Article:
It’s also about as hard to discover as it gets, otherwise I wouldn’t be talking about it. However, I don’t feel discoverability to be such an issue, the usual in-app “tutorial” solves those kind of problems with ease most of the time, and even if it’s rare to see them in utility apps rather than games, any app with a different enough UI offers one.

The initial (really short) learning curve passed, I feel an interaction like this one would be fun and useful, and should offer a great experience to the users, which is what the iPhone spirit is all about.

I would see this being used in immersive apps (like games and such) for local consumption only, ie I don’t think it would be useful to broadcast the sonic tap event over the network, other than maybe if you wanted to do a mini-drums simulator that’d work remotely from the back of your phone, or a human metronome, who knows.

The possible interactions

The most common way to hold a phone is (in my own experience, and limited testing with real people) in portrait mode, with one hand. This can be seen as a vertical handling of the position called “the dealer’s grip” in the card-playing world. In this position, the 1st finger is almost not used for holding, resting most of the time close to the lock button (using the left hand; this button is not located here by chance) or on the back (and probably not lower than the Apple logo) while the others are touching the sides. This is the simplest case to hit the SonicButton, on the back side of the phone. It’s also possible to use the 2nd finger, however it’s not as comfortable, so it didn’t look as good a choice in my tests (I only tested with a handful of people, though). As I said before, letting the users choose will end up naturally on the most comfortable choice and position for them, in practice I found this to be pretty powerful.

Using both hands in portrait mode can happen when the user is typing, on the web or writing a mail or SMS, and only if the user is skilled at typing on the virtual keyboard (the small number of beginners I know type approximatively the same way, by holding the phone with one hand and either hitting the keyboard with the holding hand’s thumb or with the 1st finger of the other hand. The latter being more common, and this also held true for the ones having a phone with a physical portrait keyboard, sliding up or down, or with clamshell phones). In this position, a very interesting situation comes up where you can still use your thumbs but hit the glass *under* the screen, at the left or right of the Home button. I did say you could sonic tap anywhere.

In landscape mode, people rarely use it with a single hand, but it can happen. If the user’s holding the phone and not interacting with it, reading or watching a movie, his fingers aren’t in front of the screen and he can sonic tap on the back. If he’s interacting with the phone, it’s usually with the thumb and here a sonic tap to the sides of the screen around the top speaker or home button, or once again on the screen with the nail only, is doable. In practice, I didn’t see this behavior in my limited testing. Still works if you do use it that way.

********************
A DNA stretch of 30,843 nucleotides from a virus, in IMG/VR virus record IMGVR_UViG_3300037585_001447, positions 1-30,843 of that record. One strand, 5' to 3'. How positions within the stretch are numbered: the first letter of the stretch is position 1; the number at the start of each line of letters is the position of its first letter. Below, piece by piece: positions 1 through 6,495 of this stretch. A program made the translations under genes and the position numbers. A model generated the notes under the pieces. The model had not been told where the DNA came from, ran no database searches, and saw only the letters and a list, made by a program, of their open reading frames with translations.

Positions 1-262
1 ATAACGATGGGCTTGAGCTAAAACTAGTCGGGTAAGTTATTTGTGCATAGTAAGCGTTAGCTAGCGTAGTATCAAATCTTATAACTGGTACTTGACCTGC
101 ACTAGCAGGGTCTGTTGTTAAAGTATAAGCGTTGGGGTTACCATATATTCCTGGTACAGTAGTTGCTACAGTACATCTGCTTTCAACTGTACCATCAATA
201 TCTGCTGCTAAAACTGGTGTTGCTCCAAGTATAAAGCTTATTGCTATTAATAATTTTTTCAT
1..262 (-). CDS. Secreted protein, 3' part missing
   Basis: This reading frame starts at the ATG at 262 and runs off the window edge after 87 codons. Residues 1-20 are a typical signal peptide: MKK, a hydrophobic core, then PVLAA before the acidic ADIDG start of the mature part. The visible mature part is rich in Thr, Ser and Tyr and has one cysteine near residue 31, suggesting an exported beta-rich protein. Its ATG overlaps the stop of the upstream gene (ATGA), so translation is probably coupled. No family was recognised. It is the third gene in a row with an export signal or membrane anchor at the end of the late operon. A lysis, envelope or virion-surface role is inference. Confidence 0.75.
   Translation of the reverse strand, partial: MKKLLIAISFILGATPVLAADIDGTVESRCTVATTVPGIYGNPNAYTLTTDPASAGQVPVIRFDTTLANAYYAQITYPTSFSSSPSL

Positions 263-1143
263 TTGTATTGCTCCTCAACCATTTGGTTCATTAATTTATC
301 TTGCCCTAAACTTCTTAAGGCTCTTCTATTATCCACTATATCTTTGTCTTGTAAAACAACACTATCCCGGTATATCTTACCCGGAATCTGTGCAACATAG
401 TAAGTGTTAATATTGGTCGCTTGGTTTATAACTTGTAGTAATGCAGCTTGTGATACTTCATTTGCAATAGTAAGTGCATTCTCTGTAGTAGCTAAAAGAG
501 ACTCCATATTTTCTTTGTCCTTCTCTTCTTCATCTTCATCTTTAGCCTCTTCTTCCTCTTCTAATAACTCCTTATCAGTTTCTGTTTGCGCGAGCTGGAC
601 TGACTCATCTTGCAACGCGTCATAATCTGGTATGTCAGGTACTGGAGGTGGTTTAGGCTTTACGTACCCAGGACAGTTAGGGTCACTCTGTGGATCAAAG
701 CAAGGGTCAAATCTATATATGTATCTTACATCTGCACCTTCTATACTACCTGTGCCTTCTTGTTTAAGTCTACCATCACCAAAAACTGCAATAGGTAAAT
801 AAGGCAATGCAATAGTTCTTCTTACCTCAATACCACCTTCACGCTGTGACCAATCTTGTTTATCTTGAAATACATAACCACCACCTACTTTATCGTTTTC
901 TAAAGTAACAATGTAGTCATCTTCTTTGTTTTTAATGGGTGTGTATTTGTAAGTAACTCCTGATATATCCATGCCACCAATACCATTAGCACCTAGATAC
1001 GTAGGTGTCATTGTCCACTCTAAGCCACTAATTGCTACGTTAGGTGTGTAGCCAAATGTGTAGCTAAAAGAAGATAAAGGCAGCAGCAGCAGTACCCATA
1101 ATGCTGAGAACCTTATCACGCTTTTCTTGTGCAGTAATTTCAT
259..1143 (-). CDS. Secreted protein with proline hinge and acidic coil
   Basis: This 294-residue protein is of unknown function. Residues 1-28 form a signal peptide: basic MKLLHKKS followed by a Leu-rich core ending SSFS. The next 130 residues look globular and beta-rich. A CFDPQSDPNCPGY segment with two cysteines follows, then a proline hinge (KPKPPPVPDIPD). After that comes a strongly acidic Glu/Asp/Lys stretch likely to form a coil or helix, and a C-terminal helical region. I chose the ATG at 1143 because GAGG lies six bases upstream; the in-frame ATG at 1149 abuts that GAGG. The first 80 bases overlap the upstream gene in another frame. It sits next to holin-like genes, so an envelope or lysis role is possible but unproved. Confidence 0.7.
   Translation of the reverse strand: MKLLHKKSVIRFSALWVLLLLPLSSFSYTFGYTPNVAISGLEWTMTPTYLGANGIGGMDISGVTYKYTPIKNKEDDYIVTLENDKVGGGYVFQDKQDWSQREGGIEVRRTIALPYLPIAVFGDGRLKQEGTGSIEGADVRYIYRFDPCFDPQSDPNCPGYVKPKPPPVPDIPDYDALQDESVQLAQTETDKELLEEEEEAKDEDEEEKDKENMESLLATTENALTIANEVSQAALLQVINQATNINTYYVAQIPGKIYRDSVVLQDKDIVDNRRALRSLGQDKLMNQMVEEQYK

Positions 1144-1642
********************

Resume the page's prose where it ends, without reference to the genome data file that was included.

When they use the phone with both hands in landscape mode, the grip matters (in blocking the microphone) but basically you can sonic tap with your thumbs on the sides of the screen on the front, or with your 1st fingers on the back of the phone. Using the “game grip” you can also use your 1st fingers on the top edge, or depending on the user’s dexterity the 2nd fingers on the lower part of the back side, close to the bottom edge.

As with regular taps, you can have a multiple sonic taps, even though I suspect filtering will modify the way to detect the following taps.

What’s also interesting with this, is it allows eye-free interactions like a real physical button, even though the environment noisiness could be an issue, a double tap might be the gesture to use. It’s not that interesting in practice because it’d mean an app would have to run when the phone is in a pocket, unlocked, and with the microphone and sound processing the battery probably wouldn’t last long.


As this is an interaction concept, the only pointers I could give would be the Audio Queue Services inside CoreAudio, for the iPhone, and also Stephen Celis’ sc_listener which seems to be the perfect candidate for the job.
I don’t know if you can get a live stream on Android, but the AudioRecord, MediaRecorder, and this tutorial certainly could be a start.

In conclusion

This sonic button is closely related to Chris Harrison’s ScratchInput: I actually read his project page when it came out, and I remembered it and looked it up again after coming up with this. The mechanics are roughly the same and use the exact same principles, but in ScratchInput the listening to scratching on surfaces is done via custom hardware (because scratching is a lot softer than tapping), and could be adapted into mobile phones, turning them into passive listening devices (that can broadcast data over the local WiFi network) used to turn a regular surface into a scratch-enabled one; whereas in what I presented here, the interaction is focused on taps and happening on the phone itself (and not a wall or desk) and the input data is actively used by the iPhone and its apps to enable new features. So in my mind, they’re really close and part of the same interaction family, but I wouldn’t say they’re exactly the same.